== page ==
Did you buy the wrong renters insurance policy?
What kind of renters insurance policy did you buy?
Recently a client of mine decided to take my advice and required all tenants to carry a renters insurance policy with a minimum of $100,000 of liability insurance. As a landlord he was potentially in a situation where his insurance may be forced to pay for a tenant’s liability claims, if someone was injured on the property. Besides, it’s a good idea to have a policy to protect your personal belongings anyway as a renter.
How much renters insurance should you have?
Renters insurance policies offer coverage limits of at least $20,000 and can be increased from there with premiums ranging from $100 to $200 annually depending on your zip code and any prior claims.
Buying Renters insurance Do’s and Don’ts
So, getting back to the required policy making sure you’re getting the right one for the right money. Several of his tenants contacted me about getting a quote and making sure the landlord was properly added to the policy per his new rental agreement. Several weeks went by and closer to the deadline for all tenants to comply when I was having a conversation with the client about one tenant. He told me the story about how one of the renters got a cheap renters insurance policy from AAA for $60 a year. I said wow, that’s a pretty good rate and I don’t recall ever seeing a renters insurance policy that cheap. I asked the client if he could email over a copy to 1st verify the correct additional insured verbiage was added and then I’d check the coverage’s or in this case the lack of coverage.
Well, let me see where to start; first off the policy was an ACV policy which stands for “Actual Cash Value” which basically means garage sale, flea market price coverage. Ten cents on the dollar if you’re lucky, image a TV bought 3-4 years ago for let’s say $1,000, you might get a $100 today. Picture yourself at a garage sale a your looking at a used TV, what do you think you’d pay the owner? That’s what you’d get with an ACV policy, Five to ten cents on the dollar.
The next thing I saw on the policy was the deductible – $1,000. Ouch, that’s a lot of money before the insurance company would even write a check. Let’s say the roof started to leak and ruined your laptop computer; the landlord is not going to be responsible – remember he’s requiring you to buy a policy to not only provide liability protection but personal property coverage for YOUR stuff. Quick story, I had a young lady 10 years ago call about renters insurance and never bought the policy. A few months later her dad called me and asked about the renters policy. I explained we gave her a quote and made a few follow up calls but she never bought it, why? Well, it turns out there was an electrical surge in the building and she lost everything plugged in: TV, Computer, Appliances, you named it was zapped dead. No coverage and no sympathy from the apartment complex who at the time even offered a $100 credit towards a renters insurance policy.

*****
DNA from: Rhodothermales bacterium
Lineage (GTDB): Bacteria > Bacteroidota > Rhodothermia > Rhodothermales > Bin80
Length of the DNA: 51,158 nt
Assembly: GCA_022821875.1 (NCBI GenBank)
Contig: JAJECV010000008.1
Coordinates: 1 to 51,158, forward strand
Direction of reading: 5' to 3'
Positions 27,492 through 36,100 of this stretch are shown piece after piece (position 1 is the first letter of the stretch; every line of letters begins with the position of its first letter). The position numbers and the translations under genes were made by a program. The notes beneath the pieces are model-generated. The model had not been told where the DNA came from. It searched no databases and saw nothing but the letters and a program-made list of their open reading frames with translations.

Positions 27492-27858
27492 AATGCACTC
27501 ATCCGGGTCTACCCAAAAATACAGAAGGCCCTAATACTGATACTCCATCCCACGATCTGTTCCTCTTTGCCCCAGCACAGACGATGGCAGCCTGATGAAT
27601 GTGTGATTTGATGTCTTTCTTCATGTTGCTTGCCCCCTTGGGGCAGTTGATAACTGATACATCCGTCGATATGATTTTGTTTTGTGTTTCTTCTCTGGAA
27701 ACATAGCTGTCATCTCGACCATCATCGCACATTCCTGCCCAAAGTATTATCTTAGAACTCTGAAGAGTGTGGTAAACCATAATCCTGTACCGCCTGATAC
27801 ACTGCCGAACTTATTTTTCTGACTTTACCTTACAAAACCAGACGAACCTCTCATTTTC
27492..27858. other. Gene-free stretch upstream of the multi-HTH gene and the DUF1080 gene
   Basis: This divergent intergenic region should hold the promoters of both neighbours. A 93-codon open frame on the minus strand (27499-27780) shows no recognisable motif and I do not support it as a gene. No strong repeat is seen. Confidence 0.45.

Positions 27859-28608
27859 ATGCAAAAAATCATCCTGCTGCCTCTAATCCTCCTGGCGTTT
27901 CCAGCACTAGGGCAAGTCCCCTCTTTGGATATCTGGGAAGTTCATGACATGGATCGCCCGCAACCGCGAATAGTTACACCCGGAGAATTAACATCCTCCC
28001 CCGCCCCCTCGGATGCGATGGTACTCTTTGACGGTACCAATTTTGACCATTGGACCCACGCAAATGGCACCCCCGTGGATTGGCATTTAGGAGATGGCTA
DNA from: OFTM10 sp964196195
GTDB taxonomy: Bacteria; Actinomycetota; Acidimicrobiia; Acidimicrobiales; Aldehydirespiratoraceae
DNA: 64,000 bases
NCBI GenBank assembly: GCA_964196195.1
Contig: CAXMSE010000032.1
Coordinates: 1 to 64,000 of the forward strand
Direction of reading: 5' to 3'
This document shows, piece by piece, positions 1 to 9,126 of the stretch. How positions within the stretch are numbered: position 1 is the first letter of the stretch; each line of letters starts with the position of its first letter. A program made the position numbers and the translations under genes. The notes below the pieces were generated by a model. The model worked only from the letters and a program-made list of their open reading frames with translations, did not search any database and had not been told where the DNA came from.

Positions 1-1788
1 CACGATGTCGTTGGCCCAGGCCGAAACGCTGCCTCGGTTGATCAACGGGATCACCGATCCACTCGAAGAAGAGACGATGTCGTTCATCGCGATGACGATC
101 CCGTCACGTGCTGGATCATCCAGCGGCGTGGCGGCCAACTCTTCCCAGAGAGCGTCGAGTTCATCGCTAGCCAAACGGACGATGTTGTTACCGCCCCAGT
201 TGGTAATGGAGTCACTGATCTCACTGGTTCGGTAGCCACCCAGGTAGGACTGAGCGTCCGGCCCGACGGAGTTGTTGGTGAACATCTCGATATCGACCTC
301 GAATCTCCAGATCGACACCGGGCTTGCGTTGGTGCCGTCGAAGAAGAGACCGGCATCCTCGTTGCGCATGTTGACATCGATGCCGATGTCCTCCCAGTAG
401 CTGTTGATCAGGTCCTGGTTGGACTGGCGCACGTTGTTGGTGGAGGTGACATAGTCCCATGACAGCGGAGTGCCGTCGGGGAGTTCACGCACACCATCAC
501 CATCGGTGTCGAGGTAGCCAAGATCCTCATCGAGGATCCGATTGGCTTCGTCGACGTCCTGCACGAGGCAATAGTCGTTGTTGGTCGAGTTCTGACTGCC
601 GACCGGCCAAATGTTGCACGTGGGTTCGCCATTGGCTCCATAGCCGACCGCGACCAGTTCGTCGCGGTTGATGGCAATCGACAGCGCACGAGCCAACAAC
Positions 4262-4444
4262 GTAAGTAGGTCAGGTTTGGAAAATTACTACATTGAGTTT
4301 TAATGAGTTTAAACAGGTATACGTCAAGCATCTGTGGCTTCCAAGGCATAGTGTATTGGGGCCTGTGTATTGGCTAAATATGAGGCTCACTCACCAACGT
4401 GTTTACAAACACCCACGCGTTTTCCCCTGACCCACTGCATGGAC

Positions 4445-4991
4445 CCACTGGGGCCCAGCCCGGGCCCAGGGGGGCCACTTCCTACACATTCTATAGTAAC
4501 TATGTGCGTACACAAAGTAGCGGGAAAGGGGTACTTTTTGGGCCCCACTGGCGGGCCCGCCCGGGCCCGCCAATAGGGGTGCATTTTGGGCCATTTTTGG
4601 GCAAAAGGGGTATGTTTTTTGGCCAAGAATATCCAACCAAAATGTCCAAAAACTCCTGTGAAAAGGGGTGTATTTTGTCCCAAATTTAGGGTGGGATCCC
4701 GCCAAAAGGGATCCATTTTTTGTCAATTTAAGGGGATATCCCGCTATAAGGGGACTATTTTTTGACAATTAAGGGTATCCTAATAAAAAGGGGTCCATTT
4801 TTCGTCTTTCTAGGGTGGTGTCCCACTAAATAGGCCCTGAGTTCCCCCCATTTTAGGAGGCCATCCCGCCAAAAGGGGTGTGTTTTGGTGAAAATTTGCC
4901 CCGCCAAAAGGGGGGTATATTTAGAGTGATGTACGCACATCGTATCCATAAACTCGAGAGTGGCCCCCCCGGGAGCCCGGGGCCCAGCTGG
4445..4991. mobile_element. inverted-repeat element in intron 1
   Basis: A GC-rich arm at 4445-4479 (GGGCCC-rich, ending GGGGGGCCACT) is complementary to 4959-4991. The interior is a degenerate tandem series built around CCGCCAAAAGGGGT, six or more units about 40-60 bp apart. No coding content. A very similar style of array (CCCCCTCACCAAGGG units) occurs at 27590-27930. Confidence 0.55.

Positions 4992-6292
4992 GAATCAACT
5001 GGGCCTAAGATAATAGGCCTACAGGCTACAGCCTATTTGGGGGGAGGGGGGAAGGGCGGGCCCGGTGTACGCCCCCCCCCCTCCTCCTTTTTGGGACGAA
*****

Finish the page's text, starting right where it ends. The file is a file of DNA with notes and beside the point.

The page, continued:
Taking a high renters insurance deductible may mean you get nothing
So, why do I mention the $1,000 deductible as a potential problem for the renter? Let’s do some quick math and assume if you add up everything a person might own including clothes, furniture, computer and TV totals $10,000. Remember its and ACV policy and there’s a total loss like a fire and you’ve got this policy the insurance adjuster comes out to total everything up and agrees with the $10k figure. Okay, now the pain sets in – $10,000 worth of stuff is now valued at ten cents on the dollar or $1,000 (-) minus your $1,000 deductible = $0.00 check to you. That $60 policy is not looking like a great deal anymore.
What kind of apartment renters insurance policy should you buy? Renters insurance basics
A full replacement policy with a reasonable deductible is what you need. Why short change yourself and think you’re getting this great deal when you’re holding an empty bag. Get a policy that will replace all your stuff with full replacement value. Second, get a reasonable deductible of $250 or $500 and based on policies we sell everyday I’d recommend a $250 deductible. I quoted a client on Friday $150 annually for a $250 deductible and $136 for a $500 deductible. $14 dollar difference in cost and two hundred and fifty dollar less you’d receive if there’s a claim.
Renters insurance is just common sense and most insurance companies will give big discounts on your auto insurance policy with multiple policy discounts. Read my article on buying 2 insurance policies for the price of one. Many of our clients save enough money on their auto insurance to completely cover the cost of the renters insurance policy. Get a trusted insurance agent or broker to go over the coverage’s and make sure you are fully protected against a loss claim.
Lastly, all renters policies I’ve ever sold come with a minimum of $100,000 and can generally be increased to $500,000 which not only is protection for your landlord but you.
What Renters Insurance Covers
Generally renters insurance companies sell policies that provide coverage for your personal belongings including clothes, furniture, small appliance, electronic and a small amount of jewelry. If you have hobbies or collections of valuable items you will want to get a rider or schedule those items separately as they will not be covered under a normal policy.
Please leave comments about your experience renting and any losses you may have had. I’ll respond to all inquiries online or you can call me at Insurance Brokers Group 800-459-6060 for more renters insurance information.